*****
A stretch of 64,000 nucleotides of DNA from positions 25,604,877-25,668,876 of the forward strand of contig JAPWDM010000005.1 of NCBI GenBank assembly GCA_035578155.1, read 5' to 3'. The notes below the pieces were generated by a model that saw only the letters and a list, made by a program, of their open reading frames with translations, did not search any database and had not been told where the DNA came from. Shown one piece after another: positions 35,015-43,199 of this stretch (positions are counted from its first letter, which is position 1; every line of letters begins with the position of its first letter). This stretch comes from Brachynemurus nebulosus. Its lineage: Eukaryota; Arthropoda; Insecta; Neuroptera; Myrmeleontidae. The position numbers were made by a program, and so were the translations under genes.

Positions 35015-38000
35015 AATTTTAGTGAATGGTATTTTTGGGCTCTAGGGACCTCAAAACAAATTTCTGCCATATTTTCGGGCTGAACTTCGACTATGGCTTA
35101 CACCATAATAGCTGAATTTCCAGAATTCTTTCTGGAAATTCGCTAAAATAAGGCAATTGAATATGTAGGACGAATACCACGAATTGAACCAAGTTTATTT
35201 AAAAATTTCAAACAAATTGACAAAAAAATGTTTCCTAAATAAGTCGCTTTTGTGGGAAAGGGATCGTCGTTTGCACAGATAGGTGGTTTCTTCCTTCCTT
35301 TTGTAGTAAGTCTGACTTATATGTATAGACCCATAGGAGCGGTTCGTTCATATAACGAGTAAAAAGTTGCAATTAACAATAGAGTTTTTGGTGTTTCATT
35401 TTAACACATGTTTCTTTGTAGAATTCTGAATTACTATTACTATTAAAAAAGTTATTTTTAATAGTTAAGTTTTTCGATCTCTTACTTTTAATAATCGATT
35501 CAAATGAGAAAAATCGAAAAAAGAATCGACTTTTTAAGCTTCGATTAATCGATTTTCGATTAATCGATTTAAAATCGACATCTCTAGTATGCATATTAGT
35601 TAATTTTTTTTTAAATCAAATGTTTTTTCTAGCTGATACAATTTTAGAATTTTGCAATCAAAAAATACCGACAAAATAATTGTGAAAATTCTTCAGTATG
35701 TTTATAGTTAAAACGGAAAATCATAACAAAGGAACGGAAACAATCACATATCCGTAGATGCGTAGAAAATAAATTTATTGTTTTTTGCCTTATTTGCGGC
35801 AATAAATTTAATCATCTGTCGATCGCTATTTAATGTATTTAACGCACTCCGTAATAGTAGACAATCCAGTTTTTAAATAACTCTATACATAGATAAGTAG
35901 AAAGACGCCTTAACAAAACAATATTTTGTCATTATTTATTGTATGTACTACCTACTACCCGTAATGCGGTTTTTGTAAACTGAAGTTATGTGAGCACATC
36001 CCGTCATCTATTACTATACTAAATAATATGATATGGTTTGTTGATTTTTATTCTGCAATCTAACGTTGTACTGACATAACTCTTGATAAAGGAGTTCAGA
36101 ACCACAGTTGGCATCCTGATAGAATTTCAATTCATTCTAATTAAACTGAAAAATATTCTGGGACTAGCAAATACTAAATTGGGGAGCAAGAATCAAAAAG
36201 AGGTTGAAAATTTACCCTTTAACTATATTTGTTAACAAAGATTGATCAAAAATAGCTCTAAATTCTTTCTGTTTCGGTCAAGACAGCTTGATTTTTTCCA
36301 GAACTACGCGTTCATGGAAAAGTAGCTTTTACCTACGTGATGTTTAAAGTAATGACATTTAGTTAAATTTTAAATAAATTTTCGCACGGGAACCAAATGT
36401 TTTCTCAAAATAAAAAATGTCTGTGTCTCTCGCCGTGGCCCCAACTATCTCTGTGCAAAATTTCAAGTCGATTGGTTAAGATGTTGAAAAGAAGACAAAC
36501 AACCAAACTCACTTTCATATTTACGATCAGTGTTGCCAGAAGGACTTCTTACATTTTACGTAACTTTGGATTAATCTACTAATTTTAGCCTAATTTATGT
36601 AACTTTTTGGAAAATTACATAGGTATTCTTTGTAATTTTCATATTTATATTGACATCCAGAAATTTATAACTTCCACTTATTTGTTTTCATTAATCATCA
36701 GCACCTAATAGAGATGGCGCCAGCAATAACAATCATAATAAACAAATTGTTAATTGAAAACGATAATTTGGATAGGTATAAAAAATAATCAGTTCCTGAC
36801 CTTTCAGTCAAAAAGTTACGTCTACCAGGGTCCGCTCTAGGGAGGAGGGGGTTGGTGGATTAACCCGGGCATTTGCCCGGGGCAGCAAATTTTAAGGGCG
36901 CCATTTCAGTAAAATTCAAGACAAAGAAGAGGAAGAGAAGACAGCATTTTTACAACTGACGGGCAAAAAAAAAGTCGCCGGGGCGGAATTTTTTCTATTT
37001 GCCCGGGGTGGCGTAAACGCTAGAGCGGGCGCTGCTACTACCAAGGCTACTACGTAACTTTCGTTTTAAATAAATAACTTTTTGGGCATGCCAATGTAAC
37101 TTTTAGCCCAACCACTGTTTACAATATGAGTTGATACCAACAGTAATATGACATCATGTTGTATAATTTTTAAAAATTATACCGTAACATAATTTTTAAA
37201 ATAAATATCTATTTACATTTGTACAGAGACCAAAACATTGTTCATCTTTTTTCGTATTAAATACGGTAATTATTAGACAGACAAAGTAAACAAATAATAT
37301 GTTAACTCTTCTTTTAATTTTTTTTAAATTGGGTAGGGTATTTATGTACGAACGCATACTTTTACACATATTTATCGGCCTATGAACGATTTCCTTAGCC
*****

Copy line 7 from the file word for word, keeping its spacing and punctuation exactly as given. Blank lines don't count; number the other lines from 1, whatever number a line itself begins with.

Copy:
35401 TTAACACATGTTTCTTTGTAGAATTCTGAATTACTATTACTATTAAAAAAGTTATTTTTAATAGTTAAGTTTTTCGATCTCTTACTTTTAATAATCGATT